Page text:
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Choosing a Social Media Speaker

Quite unfortunately, there are no shortage of people who claim to be experts in Social Media and digital strategy.  How do you choose the best one for your conference, meeting, or webcast?  The best way is to ask some questions – here are eight to get you started…

Eight questions for hiring a Social Media Speaker:

1) How much do you really know about Social Media? A tough question, but if the answer is read all of my books, review my (published) national research, and here are example consulting clients, then the person is probably an expert.  If the clients are just “speaking” clients, then they probably don’t have much depth.  (Feel free to read all seven of my books: they are designed for professionals, associations/not-for-profits, and businesses.  I’d be happy to share my social media consulting clients as well.)

2) What did you do before Social Media?  How long ago was that? There are no shortage of so-called social media experts that previously sold real estate, vacuum cleaners, Y2K services, and so on.  While they may be great salespeople, they certainly aren’t who you want in front of your audience.  They don’t have the depth, since expertise can only be learned over time.  (I started in this field in 1994, by putting several major market newspapers online, and have worked on 100+ projects since; Social Media is a natural outgrowth of Web Strategy, and we started developing online communities in the early 1990’s.)

3) What do you know beyond Social Media? Social Media must achieve key business goals: conversion of a community to leads, member retention, recruitment, etc.  If the speaker only knows Social Media, then they won’t know how to connect it to other marketing and technology processes and systems.  (I have decades of experience developing digital marketing strategies… and also implementing enterprise-scale web sites, marketing automation systems, and CRM.)

4) How involved are you personally in Social Media? Surely a speaker who is an expert in the area should also be using the tools as well? If not, then whatever they say is probably nothing but theory.  Pay particular attention to their blog, but also check them out on LinkedIn, Facebook, YouTube, and Twitter.  Here’s another way to check them out:  search for them on Google, and see how often they come up in the search results, and what sites they come up in.  (I have 600+ thoughtful blog posts over the many years that I have had a blog, and over 180 video interviews with the nation’s thought-leaders syndicated across the web.  Check me out everywhere:  my LinkedIn profile at, or my Facebook profile, or my Amazon author profile, or…)

5) Are you a professional member of either NSA (for US-based speakers) or CAPS (for Canada-based speakers)? NSA or CAPS membership means a commitment to professional development, communications excellence, and a commitment to following a code of ethics. But beyond membership, has the speaker been awarded the CSP – Certified Speaking Professional designation? This is the highest earned designation awarded by the National Speakers Association to recognize proven expertise and experience; less than 10% of the world’s professional speakers have it.  (I have been a member of CAPS for a number of years, and have served both on the National Board and as the 2010 Toronto Chapter President.  And yes, I have a CSP.)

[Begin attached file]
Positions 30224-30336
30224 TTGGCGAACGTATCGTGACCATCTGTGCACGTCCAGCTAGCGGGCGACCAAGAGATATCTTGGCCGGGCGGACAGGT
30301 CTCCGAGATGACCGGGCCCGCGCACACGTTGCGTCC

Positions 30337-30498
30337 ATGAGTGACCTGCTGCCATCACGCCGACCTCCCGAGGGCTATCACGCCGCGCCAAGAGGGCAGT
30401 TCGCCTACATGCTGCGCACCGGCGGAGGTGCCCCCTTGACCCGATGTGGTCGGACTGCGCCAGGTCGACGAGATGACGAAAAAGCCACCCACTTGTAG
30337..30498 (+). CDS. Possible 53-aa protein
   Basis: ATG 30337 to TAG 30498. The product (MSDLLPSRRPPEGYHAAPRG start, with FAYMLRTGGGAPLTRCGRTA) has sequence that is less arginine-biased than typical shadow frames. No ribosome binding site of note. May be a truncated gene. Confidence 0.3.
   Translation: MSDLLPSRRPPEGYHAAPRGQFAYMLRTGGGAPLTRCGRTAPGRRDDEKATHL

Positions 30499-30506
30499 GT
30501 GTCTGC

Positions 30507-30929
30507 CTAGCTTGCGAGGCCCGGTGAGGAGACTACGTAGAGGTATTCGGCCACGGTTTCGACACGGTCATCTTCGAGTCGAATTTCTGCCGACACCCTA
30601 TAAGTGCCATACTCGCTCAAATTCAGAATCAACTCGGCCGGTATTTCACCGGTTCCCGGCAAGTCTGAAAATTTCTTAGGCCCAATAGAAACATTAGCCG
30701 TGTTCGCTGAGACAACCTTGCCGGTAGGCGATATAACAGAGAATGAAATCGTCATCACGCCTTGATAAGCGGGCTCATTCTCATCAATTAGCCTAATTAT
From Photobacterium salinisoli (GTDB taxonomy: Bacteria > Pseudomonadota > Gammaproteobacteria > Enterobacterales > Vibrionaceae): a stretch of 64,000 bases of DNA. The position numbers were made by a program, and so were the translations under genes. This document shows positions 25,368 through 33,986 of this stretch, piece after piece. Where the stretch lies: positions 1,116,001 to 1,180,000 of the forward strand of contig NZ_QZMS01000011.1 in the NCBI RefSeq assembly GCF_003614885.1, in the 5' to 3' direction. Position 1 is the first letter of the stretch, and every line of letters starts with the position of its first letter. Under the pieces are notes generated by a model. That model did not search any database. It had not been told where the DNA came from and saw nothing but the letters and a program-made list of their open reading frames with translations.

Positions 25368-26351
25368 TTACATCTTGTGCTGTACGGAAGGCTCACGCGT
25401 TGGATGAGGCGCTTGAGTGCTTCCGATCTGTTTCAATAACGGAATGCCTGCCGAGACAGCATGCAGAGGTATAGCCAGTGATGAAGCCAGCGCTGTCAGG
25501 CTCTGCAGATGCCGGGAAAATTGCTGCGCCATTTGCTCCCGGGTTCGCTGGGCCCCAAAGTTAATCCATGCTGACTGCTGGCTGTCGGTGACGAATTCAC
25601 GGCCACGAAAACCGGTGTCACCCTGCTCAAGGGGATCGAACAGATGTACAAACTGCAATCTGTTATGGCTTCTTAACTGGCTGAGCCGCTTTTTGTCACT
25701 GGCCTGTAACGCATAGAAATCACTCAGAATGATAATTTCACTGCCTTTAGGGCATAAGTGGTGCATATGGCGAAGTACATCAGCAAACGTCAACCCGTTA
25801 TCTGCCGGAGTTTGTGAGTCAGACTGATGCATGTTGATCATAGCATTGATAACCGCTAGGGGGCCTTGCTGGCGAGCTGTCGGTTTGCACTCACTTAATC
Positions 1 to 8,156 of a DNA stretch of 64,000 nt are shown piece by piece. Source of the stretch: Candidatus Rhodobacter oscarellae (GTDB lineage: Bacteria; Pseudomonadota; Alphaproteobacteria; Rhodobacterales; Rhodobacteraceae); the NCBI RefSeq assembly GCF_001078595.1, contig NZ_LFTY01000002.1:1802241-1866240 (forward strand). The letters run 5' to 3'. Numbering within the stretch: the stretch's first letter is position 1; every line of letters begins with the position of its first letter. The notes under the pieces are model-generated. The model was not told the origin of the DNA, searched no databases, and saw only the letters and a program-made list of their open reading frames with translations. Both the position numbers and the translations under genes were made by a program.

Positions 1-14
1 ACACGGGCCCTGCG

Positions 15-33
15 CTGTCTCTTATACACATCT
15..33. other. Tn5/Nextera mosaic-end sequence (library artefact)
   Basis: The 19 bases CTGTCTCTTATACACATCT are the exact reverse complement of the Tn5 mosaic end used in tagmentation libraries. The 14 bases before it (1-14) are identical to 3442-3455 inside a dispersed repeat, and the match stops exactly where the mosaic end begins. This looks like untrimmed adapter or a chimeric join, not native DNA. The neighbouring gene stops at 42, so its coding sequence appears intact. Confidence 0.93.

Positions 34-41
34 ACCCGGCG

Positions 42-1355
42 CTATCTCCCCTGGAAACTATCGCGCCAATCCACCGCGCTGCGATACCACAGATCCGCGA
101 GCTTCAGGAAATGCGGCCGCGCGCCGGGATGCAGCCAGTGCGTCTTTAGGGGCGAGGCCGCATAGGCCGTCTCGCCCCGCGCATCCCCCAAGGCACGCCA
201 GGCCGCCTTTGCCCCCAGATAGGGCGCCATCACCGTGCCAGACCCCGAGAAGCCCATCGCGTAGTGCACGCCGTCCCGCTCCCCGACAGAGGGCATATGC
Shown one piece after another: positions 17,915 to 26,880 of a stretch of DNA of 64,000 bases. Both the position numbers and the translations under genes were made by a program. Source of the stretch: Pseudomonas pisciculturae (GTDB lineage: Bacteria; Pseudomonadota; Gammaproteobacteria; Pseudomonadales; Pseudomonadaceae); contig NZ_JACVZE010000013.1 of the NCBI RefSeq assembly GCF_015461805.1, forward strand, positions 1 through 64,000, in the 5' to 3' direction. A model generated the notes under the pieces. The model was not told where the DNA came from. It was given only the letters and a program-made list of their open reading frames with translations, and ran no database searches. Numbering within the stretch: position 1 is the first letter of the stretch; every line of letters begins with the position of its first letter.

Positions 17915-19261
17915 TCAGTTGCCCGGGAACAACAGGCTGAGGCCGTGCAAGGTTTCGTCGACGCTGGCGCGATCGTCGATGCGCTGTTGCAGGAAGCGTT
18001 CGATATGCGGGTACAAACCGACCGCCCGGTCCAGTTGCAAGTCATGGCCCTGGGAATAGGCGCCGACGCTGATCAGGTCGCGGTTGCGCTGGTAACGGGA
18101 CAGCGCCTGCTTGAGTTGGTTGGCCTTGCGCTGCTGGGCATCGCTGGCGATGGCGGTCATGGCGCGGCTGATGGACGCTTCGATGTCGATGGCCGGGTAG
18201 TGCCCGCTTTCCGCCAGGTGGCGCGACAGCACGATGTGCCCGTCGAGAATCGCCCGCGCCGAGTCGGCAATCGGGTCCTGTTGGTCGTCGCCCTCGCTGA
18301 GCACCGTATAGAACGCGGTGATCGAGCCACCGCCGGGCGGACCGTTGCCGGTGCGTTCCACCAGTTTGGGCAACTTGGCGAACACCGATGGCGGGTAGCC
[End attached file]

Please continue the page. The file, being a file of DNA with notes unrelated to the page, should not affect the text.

6) Who are your Social Media presentations targeted to? Just about anyone can get up in front of a crowd and describe LinkedIn or Facebook, but the vast majority of audiences already know the basics.  A true expert adds specificity:  their presentations are targeted at specific industries or specific functional areas.  (Yes, my presentations – and my books – do this.)

7) What research do you do prior to presenting? This isn’t a Social-Media specific question, but rather a question to separate those who work professionally as speakers from those who just “speak”.  A huge amount of time must be spent beforehand to properly customize the presentation, so that your meeting objectives are met.   (Once engaged, I will ask that you fill out a detailed audience questionnaire; I would follow up with a series of interviews with representative audience members and senior managers.  I will read annual reports, product brochures, industry analysis, web content, and any relevant internal documentation.  Finally, the presentation will be completely customized, with relevant, up-to-date examples.  And then rehearsed.)

8) What do others say? Read through the speaker’s testimonials, and ask for the speaker’s “one-sheet” – their credentials.  Is their client list filled with credible organizations and companies?  Finally, satisfy yourself with the speaker’s references, either through online testimonials, or by asking for the reference’s contact information.  (Check out my testimonial page, read even more on my LinkedIn page, or ask me for references – very happy to help.)


Randall has been advising on Web and Social Strategy since 1994 when he put the Toronto Star online, the Globe and Mail's GlobeInvestor/Globefund, several financial institutions, and about 100+ other major organizations. He is the author of seven books, including the recently released "Everything Guide to Starting an Online Business", and speaks across North America on Social Media and Web Strategy. More at and